The estimated size of James Hardie’s asbestos compensation bill has grown, and could blow out to $2.3 billion if the number of claims from victims continues to defy expectations.
Latest estimates by accounting giant KPMG show the amount James Hardie could have to pay to people with asbestos-related diseases has risen by $18 million to $1.87 billion.
The number and size of mesothelioma claims in the past two years have been higher than KPMG had expected, and if that continues over the next five years, James Hardie’s liability could grow by another 22 per cent.
KPMG had previously expected mesothelioma claims to peak in 2010-11.
In the year to March, James Hardie paid out $131 million in compensation to people who contracted asbestos-related diseases through exposure to products made by former James Hardie subsidiaries.
That was up from $113 million paid out from James Hardie’s special asbestos fund in the previous year.
The fund had $65.5 million in cash and investments at the end of March, and James Hardie expects to inject $US113 million in cash on July 1.
The federal and NSW governments have loaned cash to the fund in recent years to make up for a shortfall created by a slump in James Hardie’s financial performance.
The news comes as James Hardie reported that it more than doubled annual profit as sales grew in its key markets of Australia, Europe and the United States.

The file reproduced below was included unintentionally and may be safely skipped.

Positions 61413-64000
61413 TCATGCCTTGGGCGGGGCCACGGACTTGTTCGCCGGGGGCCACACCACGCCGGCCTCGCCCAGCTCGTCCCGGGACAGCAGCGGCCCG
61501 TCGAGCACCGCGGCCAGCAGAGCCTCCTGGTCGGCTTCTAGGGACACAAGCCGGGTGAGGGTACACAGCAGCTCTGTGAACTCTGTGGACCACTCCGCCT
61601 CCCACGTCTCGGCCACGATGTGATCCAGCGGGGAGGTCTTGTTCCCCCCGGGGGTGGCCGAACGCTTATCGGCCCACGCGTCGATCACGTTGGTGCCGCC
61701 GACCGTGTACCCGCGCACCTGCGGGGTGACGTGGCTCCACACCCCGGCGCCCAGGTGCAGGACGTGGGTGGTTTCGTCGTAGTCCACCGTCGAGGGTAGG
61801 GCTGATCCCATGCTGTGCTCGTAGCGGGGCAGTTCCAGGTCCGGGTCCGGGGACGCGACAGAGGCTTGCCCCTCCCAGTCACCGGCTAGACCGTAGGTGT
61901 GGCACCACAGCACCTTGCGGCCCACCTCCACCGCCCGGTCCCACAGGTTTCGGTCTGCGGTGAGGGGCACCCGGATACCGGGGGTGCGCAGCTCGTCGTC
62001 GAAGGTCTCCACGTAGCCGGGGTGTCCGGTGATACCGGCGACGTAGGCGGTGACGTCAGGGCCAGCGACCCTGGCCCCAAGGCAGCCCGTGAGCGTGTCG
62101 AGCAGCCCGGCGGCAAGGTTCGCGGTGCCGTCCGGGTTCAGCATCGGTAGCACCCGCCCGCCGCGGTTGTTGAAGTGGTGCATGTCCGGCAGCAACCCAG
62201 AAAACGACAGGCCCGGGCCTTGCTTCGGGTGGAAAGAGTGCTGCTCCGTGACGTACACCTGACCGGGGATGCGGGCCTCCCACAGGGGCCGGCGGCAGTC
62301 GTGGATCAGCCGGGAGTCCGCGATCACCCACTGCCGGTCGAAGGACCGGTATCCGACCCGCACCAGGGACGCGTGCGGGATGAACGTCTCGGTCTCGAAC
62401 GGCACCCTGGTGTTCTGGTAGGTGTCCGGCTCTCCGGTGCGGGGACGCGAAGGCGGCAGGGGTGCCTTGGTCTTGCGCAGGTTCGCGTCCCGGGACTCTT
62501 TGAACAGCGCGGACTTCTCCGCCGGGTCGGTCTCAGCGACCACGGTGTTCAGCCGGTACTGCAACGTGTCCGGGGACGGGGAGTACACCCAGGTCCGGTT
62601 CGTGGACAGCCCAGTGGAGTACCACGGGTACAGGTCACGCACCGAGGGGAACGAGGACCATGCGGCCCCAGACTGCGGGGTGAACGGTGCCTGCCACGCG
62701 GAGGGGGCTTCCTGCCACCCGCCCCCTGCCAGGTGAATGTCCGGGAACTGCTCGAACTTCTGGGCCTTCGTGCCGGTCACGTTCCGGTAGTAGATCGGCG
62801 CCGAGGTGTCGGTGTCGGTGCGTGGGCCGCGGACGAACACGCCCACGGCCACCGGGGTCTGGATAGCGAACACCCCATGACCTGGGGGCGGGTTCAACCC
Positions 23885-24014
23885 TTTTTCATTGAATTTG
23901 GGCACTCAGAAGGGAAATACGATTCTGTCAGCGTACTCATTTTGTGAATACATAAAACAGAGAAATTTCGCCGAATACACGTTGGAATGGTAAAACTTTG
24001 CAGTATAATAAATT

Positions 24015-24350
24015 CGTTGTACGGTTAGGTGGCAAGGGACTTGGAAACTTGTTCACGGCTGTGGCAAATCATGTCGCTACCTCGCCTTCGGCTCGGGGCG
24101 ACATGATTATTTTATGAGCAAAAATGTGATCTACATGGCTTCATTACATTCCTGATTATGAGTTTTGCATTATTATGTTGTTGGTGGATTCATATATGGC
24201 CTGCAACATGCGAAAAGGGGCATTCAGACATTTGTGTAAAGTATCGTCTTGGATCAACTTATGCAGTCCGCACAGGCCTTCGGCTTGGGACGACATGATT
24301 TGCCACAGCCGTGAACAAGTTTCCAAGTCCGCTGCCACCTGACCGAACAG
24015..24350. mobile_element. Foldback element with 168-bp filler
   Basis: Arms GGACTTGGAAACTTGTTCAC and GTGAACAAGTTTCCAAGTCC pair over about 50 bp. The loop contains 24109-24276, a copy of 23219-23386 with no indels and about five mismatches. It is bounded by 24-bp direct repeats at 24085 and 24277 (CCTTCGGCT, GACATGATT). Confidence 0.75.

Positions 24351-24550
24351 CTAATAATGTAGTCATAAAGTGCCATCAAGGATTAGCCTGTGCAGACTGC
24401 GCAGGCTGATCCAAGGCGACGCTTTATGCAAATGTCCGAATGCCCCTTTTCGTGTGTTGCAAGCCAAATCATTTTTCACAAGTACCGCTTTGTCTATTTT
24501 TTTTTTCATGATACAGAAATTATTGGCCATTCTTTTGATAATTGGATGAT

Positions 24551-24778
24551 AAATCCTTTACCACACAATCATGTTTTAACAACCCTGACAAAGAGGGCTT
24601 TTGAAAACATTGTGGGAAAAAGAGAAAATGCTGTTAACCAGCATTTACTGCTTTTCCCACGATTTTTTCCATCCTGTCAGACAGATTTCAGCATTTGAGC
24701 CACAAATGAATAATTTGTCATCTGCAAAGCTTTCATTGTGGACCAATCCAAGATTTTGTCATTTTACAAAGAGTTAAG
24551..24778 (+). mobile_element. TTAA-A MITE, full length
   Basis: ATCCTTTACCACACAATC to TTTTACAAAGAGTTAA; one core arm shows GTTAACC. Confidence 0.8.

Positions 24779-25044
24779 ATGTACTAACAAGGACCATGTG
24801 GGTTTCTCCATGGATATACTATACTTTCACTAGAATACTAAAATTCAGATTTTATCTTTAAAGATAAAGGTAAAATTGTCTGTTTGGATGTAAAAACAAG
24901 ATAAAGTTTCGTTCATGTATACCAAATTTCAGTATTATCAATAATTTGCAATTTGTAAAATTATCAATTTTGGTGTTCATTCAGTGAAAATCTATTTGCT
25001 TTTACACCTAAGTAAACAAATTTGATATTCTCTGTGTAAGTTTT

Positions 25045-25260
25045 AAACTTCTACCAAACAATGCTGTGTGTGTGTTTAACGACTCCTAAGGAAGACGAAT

James Hardie made a net profit of $US99.5 million in the year to March 31, up from $US45.5 million in the previous 12 months.
Improving housing markets in Australia and the US lifted sales volumes and prices, the company said.
Forecasts for the housing market in the US, where the company makes the majority of its earnings, are encouraging, James Hardie said.
It expects improvement there during the current fiscal year, although strength in employment and consumer confidence will be needed to drive that improvement, the company said.
In Australia, indicators for the housing market are also positive, and James Hardie expects its sales to grow in line with growth in the housing construction market.
The company declared a 32 US cents full year dividend, plus a special 20 US cent dividend, taking its payout to shareholders to 52 US cents, up from 37 US cents 12 months earlier.
It is also planning to buy back up to five per cent of its shares in the next 12 months, after already buying back $34 million of its shares in the past year.